Visa and MasterCard Settlement Overturned
On Thursday June 30, 2016, in one of the most significant court decisions, the U.S. Court of Appeals for the Second Circuit reversed the approval the federal district court in Brooklyn, N.Y., had granted in 2013 for a $5.7 billion settlement reached by Visa and MasterCard as defendants and two class of merchants as plaintiffs. The case was over card-network interchange and acceptance rules. The appeals court ruled that the plaintiffs’ attorneys had acted improperly, thereby enriching one class of merchants at the expense of the other so they could reach an agreement and collect their huge legal fees.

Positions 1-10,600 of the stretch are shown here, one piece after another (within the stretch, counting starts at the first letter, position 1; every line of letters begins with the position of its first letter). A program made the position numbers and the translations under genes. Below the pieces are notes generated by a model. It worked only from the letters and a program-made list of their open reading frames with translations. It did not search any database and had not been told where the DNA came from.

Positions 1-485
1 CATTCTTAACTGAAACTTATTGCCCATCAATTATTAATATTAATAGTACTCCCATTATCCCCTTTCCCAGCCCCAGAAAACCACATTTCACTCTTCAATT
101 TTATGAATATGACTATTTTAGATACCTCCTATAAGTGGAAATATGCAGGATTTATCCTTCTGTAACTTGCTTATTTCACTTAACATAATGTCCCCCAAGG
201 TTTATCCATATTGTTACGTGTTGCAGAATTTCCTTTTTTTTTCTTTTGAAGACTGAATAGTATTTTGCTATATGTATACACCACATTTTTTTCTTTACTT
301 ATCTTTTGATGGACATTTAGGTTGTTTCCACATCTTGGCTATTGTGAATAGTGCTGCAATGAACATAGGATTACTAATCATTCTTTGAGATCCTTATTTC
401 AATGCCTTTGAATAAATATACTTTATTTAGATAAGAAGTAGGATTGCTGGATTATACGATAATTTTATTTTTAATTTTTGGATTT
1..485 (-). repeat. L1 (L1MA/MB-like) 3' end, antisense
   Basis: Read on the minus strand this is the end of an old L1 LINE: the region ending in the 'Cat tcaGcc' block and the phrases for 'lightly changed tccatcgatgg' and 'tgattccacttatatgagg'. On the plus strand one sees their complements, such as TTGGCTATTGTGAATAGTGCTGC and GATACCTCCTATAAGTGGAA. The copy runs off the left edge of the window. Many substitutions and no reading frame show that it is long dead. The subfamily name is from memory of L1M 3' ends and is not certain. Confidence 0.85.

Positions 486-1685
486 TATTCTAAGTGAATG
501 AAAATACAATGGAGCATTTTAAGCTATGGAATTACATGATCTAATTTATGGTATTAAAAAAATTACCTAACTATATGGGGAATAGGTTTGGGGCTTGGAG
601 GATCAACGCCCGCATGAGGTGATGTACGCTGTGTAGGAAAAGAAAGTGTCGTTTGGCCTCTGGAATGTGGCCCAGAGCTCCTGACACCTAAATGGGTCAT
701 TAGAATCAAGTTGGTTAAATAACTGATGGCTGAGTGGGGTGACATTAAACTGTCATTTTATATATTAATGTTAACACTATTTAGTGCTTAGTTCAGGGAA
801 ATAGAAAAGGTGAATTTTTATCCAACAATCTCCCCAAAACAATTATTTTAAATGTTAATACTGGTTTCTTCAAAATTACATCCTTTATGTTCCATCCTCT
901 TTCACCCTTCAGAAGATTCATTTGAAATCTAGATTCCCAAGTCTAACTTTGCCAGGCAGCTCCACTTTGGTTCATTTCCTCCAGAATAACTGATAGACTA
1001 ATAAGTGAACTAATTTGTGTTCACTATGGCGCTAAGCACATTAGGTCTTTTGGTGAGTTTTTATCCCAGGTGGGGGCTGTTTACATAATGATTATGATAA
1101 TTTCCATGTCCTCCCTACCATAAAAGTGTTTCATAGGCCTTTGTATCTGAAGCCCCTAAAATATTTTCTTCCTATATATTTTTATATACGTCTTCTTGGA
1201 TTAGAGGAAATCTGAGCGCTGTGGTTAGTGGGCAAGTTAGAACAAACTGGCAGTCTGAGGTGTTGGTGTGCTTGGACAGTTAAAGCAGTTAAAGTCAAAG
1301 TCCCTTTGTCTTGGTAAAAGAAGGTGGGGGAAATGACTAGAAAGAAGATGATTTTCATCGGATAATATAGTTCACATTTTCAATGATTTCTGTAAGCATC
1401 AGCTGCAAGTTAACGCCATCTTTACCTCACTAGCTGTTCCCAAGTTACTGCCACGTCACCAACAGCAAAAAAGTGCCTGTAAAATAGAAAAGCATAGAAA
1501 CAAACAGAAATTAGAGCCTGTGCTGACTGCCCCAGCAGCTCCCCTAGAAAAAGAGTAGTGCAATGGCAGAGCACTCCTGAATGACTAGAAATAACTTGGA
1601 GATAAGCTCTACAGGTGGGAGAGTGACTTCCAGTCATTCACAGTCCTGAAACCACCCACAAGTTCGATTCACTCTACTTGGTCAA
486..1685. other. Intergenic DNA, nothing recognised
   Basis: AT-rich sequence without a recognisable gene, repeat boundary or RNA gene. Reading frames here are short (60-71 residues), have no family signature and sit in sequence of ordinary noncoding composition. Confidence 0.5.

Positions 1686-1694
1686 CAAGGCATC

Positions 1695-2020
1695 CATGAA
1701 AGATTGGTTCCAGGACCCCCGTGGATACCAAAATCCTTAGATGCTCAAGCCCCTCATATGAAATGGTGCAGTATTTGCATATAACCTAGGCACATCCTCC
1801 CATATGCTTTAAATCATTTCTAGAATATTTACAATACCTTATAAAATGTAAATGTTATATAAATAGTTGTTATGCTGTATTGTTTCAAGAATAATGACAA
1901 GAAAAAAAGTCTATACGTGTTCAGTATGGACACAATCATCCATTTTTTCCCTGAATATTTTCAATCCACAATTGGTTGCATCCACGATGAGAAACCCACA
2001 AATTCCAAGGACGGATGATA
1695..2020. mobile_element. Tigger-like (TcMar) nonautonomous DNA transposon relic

In a concurring opinion, appellate court judge Pierre N. Laval said the settlement forced the injunctive-relief merchants (the ones shortchanged) “to give up forever” their potentially valid claims without giving them the opportunity to reject the deal by opting out of the class. Laval wrote: “This is not a settlement; it is a confiscation.”
The aggrieved merchants proved their case to Judge Laval and will have a new chance. This case is far from over. It may take a few years before all the dust settles and new agreements are reached.
For more information, read the following article in Digital Transactions: Uncertainty Shrouds Huge Interchange Settlement After Appellate Court’s Stunning Veto